FITZHERBERT, William (1712-72), of Tissington Hall, nr. Ashbourne, Derbys.
Available from Boydell and Brewer
Family and Education
b. 1712, 1st. s. of William Fitzherbert of Tissington Hall, recorder of Derby, by Rachel, da. and h. of Thomas Bagshaw of Bakewell, Derbys. and gd.-da. and h. of Thomas Alleyne of Barbados. educ. Derby; Emmanuel, Camb. 1732; I. Temple 1732, called 1739. m. 23 June 1744, Mary, da. of Littleton Poyntz Meynell of Bradley, Derbys. sis. of Hugo Meynell, 5s. 2da. suc. fa. 1739.
Gent. usher of the privy chamber 1759-63; ld. of Trade July 1765- d.
The Fitzherberts and Bagshaws were important families in Derbyshire, and were closely associated with the Cavendishes. In January 1754 William Fitzherbert applied to Lord Hartington for the Cavendish interest at Derby; and, when that was given to G. V. Vernon, ‘for any other vacancy in the same place, or in any other in the manner the friends of the Government and ministry are brought in’.1 Nothing was done for him then, but in 1759 he was appointed by Devonshire to court office. On 29 Nov. 1760 Newcastle wrote to Devonshire about the forthcoming general election: ‘I have been told that Mr. Fitzherbert comes in for Derby"is it so?’; to which Devonshire replied: ‘There is no possibility of bringing in Mr. Fitzherbert for Derby, he relies upon your Grace’s assistance.’2 Newcastle arranged a seat for him at Bramber which he vacated a year later to stand for Derby, where he was returned unopposed.
Rather surprisingly he seems to have adhered to the court after Devonshire’s dismissal. He is in Fox’s list of Members favourable to the peace preliminaries, but also in one of the four lists in the Newcastle papers of those who voted against them (not, however, in the list in the History of the Late Minority, nor in that of Fox in the Bute mss). He turned against the court over Wilkes, voted in opposition on 15 Nov. 1763, and on 25 Nov. was mentioned by the King as one who had ‘gone steadily against us’ and should be dismissed.3 This was done, and henceforth Fitzherbert voted against the Grenville Administration and was classed by Newcastle as a ‘sure friend’. Though most zealous on Wilkes’s behalf, he spoke rarely in the House. James Harris noted about the debate on Wilkes’s expulsion, 19 Jan. 1764: ‘Fitzherbert made a sort of dying speech for Wilkes ... in which as in all other parts of the debate he was prompted by Lord Temple.’ Fitzherbert collected and transmitted the subscriptions given by the Opposition leaders for Wilkes’s support.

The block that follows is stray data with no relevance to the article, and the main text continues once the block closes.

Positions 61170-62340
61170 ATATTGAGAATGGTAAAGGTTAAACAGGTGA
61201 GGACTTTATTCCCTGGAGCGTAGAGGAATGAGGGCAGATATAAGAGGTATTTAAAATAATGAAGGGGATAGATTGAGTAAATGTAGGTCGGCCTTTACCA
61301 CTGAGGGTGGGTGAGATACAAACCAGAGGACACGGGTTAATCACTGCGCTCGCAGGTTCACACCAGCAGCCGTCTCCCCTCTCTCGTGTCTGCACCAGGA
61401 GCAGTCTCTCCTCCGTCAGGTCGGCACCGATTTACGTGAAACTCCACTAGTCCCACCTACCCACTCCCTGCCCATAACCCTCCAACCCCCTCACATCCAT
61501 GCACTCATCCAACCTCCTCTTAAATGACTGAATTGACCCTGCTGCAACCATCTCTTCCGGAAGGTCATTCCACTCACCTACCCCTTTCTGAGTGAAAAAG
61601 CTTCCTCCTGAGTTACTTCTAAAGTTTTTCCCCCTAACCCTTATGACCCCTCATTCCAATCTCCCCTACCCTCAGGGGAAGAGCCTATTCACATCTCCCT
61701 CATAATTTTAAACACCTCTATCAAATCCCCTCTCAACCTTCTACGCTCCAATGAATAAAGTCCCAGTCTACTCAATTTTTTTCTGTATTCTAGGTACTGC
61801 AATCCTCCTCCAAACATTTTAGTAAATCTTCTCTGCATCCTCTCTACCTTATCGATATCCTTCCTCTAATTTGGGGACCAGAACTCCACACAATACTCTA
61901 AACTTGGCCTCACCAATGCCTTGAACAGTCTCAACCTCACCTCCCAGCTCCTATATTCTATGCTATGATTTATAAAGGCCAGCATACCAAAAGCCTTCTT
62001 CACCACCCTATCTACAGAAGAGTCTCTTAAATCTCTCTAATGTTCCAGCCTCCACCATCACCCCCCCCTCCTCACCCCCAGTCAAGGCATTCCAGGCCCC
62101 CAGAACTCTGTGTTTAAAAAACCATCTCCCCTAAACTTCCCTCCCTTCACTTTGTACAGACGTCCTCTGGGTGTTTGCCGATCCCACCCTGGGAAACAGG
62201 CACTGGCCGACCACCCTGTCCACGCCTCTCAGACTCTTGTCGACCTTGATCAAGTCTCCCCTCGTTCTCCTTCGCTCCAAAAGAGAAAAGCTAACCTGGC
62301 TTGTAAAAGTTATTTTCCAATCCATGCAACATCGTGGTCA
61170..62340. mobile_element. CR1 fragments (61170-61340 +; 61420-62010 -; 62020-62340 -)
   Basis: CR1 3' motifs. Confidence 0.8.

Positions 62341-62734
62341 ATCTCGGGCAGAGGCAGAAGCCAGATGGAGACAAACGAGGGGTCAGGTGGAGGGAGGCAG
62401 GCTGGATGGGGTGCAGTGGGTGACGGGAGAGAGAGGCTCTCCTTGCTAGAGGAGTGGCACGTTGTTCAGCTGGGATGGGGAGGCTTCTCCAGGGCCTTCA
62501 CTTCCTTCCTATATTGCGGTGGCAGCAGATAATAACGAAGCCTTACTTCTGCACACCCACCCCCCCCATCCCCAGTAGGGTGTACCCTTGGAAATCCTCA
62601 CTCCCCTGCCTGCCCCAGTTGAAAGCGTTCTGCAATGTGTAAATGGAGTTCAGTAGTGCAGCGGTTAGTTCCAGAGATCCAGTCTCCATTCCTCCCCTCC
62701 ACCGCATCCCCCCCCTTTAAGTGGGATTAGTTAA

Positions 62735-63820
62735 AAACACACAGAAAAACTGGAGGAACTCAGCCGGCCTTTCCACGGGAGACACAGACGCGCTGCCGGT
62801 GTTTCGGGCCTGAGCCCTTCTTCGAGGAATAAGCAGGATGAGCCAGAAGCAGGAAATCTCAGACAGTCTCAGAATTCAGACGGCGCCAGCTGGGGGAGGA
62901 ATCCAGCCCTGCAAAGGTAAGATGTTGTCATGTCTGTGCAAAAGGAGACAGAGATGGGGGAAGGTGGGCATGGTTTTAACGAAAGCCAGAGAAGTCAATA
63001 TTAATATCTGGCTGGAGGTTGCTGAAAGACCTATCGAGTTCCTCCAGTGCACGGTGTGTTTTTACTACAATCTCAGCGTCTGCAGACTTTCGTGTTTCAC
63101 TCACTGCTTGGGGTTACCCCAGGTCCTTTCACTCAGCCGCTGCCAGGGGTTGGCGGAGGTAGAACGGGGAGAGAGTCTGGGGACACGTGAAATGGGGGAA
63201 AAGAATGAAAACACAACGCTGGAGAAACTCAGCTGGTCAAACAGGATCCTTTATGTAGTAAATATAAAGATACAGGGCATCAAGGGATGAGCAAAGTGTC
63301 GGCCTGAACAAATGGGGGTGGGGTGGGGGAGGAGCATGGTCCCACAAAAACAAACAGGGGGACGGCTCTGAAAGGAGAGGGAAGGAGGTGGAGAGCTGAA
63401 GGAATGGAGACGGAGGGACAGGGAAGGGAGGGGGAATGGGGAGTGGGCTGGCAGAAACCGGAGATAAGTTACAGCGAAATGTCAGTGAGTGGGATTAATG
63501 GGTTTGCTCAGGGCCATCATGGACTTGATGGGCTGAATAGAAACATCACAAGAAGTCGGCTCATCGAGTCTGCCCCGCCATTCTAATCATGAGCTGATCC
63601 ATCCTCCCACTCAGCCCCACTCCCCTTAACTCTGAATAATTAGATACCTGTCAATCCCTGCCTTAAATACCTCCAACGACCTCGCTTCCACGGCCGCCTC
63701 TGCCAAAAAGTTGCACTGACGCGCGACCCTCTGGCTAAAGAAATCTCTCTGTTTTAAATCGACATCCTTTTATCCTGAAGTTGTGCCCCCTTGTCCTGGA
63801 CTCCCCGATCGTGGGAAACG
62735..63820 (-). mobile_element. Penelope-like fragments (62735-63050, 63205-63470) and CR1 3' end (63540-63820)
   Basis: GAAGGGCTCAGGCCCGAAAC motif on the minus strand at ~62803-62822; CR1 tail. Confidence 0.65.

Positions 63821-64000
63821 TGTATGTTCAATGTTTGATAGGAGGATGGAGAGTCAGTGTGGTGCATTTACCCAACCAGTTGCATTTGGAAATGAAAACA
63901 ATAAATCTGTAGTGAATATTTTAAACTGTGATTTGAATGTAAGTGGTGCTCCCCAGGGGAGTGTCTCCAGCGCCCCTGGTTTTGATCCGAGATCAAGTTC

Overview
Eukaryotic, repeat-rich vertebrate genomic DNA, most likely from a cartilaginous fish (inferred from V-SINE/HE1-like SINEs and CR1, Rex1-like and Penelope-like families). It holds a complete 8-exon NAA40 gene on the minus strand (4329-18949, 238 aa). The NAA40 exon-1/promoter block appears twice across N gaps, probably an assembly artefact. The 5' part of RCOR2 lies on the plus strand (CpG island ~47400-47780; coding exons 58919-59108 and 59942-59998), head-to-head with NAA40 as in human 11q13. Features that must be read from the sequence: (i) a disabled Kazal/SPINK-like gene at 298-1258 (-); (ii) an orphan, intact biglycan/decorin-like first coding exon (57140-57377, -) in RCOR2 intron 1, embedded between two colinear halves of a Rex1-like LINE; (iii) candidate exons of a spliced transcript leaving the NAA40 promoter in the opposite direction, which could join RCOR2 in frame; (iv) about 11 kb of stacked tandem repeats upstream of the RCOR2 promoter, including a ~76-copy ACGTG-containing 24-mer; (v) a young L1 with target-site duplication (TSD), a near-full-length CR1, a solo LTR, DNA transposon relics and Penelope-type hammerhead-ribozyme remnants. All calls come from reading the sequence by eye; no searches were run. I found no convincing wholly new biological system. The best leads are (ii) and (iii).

He was appointed by the Rockingham Administration to the Board of Trade, and took his duties very seriously: his average attendance works out at over 90 per cent, and in the years 1768-71 he attended all except 13 of the Board’s 235 meetings. He described his West Indian interests as ‘considerable’ and upon which ‘my family must depend in a great measure’,4 and in 1765 there was a rumour that he was to go as governor of Barbados.5In October 1766 Shelburne suggested him to Chatham for governor of Jamaica—‘I know Mr. Fitzherbert ... in general looks that way.’6 ‘Lord Chatham ... is inclined to think that upon the whole the gentleman ... may do extremely well’, was Chatham’s reply;7 but it is not known whether Fitzherbert was ever offered the appointment.
He did his best both with Rockingham and Grafton to arrange for Wilkes’s pardon and return to England. ‘I have constantly endeavoured to bring your affair to a crisis’, he wrote to Wilkes on 15 July 1766; and on 27 July: ‘If you are served I care not by whom.’8 When Wilkes did come back, without the promise of a pardon, it seems to have been against Fitzherbert’s advice; and Fitzherbert took alarm when Wilkes began to stir up the London mob.9 The strikes and riots in London in the summer of 1768 frightened him. ‘No civil magistrate could execute his warrant without the assistance of the military’, he told the House on 17 May; and on 23 Nov.: ‘Mr. Fitzherbert, speaking of the civil power, said that part of our constitution is worn out, the military is the real support of this country.’10